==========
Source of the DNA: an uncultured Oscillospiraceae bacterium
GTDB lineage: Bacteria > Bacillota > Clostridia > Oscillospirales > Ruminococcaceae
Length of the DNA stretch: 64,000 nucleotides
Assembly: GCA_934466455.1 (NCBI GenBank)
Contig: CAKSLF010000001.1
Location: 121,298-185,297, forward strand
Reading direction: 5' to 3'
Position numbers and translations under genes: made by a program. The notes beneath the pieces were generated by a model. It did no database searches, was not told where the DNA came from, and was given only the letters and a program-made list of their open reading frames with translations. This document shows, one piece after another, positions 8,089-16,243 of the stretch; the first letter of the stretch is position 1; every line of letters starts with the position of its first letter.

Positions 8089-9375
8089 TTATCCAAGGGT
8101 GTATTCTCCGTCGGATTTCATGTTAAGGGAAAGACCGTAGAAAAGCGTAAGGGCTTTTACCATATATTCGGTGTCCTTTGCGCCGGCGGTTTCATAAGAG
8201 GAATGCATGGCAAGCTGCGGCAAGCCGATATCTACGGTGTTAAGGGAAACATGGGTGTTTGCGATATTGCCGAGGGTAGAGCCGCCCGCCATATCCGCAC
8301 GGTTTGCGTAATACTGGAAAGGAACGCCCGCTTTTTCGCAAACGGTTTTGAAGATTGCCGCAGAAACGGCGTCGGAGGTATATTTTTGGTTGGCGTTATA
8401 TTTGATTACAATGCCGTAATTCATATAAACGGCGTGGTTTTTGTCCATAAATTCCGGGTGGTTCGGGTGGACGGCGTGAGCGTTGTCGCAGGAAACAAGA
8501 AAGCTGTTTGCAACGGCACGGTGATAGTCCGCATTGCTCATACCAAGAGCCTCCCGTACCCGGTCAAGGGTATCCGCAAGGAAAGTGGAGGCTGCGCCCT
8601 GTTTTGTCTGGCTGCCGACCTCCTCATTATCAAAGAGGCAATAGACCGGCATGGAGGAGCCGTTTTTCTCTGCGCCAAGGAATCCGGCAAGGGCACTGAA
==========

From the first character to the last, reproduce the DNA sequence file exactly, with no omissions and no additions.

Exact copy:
Source of the DNA: an uncultured Oscillospiraceae bacterium
GTDB lineage: Bacteria > Bacillota > Clostridia > Oscillospirales > Ruminococcaceae
Length of the DNA stretch: 64,000 nucleotides
Assembly: GCA_934466455.1 (NCBI GenBank)
Contig: CAKSLF010000001.1
Location: 121,298-185,297, forward strand
Reading direction: 5' to 3'
Position numbers and translations under genes: made by a program. The notes beneath the pieces were generated by a model. It did no database searches, was not told where the DNA came from, and was given only the letters and a program-made list of their open reading frames with translations. This document shows, one piece after another, positions 8,089-16,243 of the stretch; the first letter of the stretch is position 1; every line of letters starts with the position of its first letter.

Positions 8089-9375
8089 TTATCCAAGGGT
8101 GTATTCTCCGTCGGATTTCATGTTAAGGGAAAGACCGTAGAAAAGCGTAAGGGCTTTTACCATATATTCGGTGTCCTTTGCGCCGGCGGTTTCATAAGAG
8201 GAATGCATGGCAAGCTGCGGCAAGCCGATATCTACGGTGTTAAGGGAAACATGGGTGTTTGCGATATTGCCGAGGGTAGAGCCGCCCGCCATATCCGCAC
8301 GGTTTGCGTAATACTGGAAAGGAACGCCCGCTTTTTCGCAAACGGTTTTGAAGATTGCCGCAGAAACGGCGTCGGAGGTATATTTTTGGTTGGCGTTATA
8401 TTTGATTACAATGCCGTAATTCATATAAACGGCGTGGTTTTTGTCCATAAATTCCGGGTGGTTCGGGTGGACGGCGTGAGCGTTGTCGCAGGAAACAAGA
8501 AAGCTGTTTGCAACGGCACGGTGATAGTCCGCATTGCTCATACCAAGAGCCTCCCGTACCCGGTCAAGGGTATCCGCAAGGAAAGTGGAGGCTGCGCCCT
8601 GTTTTGTCTGGCTGCCGACCTCCTCATTATCAAAGAGGCAATAGACCGGCATGGAGGAGCCGTTTTTCTCTGCGCCAAGGAATCCGGCAAGGGCACTGAA